Jamboree itself had door prizes valued at over $17,000, which is something that does NOT happen at RootsTech and is lots of fun, especially if you win a prize.

There are some great raffle prizes on this list!

The best part is that while additional raffle tickets must be purchased for some of the drawings, many prizes are offered with the raffle ticket received just for registering for the conference. No, I didn’t win anything, unfortunately.

Also, although a smaller venue, Jamboree had some vendors who I’ve not seen at RootsTech, so I took some time to make the booth rounds to talk to them.

First stop was Sara Lamm, who has created a documentary film, Thank You for Coming, about her quest to discover her biological roots through DNA testing.

Thank You for Coming has been very well received and it’s the first documentary of its kind.

Visit Thank You for Coming for a movie synopsis, background information and how to view the film.

Next, I met Ray Richmond, the man behind Family Sleuth Memoirs.

Ray is a journalist and author, who will publish your family story and even do the research if you don’t want to or are unable. His website describes Family Sleuth Memoirs as your one-stop shop for telling the story of your life and recording it in book form.

There was a sample book on display, which is hard-cover and looks to be well-done:

This is a fee-based service, so visit his website if you are interested in more details.

GenDetective is a product which I currently own, but I’ve not seen RumbleSoft at a conference for a number of years.

Sandra Rumble is the developer of this software program, which allows you to organize your family history research.

GenDetective has multiple features, ranging from research progress and family planner views to My Maps, which allow you to visualize your family through the use of maps. My Video Library is great for those of us who are visual learners, as you can learn how to use the program at home. Sandra is wonderful about replying to emails – I can say that from personal experience. Visit the website for pricing and further information.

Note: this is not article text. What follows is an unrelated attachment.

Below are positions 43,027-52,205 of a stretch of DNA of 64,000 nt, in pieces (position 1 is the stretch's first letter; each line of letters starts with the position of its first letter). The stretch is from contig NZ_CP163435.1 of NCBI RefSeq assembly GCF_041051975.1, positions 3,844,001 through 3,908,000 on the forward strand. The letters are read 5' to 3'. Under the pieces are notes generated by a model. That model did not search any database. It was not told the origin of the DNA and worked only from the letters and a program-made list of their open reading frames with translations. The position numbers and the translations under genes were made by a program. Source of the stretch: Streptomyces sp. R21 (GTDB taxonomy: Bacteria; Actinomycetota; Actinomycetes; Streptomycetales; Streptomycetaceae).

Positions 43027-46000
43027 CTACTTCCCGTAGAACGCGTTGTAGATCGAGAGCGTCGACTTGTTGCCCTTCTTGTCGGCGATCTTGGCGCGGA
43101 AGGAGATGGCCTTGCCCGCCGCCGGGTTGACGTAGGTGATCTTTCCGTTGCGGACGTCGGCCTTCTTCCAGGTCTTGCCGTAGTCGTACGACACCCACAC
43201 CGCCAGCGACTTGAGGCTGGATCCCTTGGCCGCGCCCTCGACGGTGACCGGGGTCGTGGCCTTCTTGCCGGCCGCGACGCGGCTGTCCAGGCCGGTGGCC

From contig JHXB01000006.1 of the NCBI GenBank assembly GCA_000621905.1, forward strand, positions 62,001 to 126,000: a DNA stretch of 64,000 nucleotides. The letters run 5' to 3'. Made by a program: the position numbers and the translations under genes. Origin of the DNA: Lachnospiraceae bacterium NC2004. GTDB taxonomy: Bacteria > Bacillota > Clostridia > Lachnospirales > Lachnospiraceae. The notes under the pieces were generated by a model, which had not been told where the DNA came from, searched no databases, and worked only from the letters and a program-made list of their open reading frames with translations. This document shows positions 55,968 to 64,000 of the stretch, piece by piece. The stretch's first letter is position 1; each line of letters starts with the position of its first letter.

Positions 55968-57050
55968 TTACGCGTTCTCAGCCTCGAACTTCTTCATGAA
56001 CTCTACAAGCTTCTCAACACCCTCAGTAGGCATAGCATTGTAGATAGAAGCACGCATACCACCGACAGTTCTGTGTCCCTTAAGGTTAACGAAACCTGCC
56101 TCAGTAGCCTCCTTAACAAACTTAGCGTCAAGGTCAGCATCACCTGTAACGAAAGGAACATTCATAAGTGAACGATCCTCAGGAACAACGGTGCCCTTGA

I even had an opportunity to talk with Maureen Taylor, the Photo Detective, but in an entirely different capacity, as she shared MemoryWeb, a metadata photo app for genealogists.

MemoryWeb allows the user to gather, edit, navigate and export photos with metadata added and is available for both Apple and Windows products.

A free 14-day trial is available with three pricing plans, based on standard or highest resolution, not on the amount of storage space needed.

Last, but definitely not least, I visited the rootsfinder booth.

Rootsfinder was the 2018 DNA Innovation Competition runner up at RootsTech 2018. It’s a free app (with premium versions available) that does lots of genealogy stuff.

From their website: RootsFinder is a free family tree that makes research easy with hints to records on multiple websites, including FamilySearch and Findmypast, and a web clipper browser extension that saves data-entry time and increases accuracy by automatically copying web-based records directly into your tree.

It syncs with FamilySearch, has a web clipper, gives hints from several of the large genealogy databases and is easy to share when you want to. DNA tools are coming – they are currently in beta version.

Along side the vendors in the Exhibit Hall, there were several genealogical societies and hereditary organizations.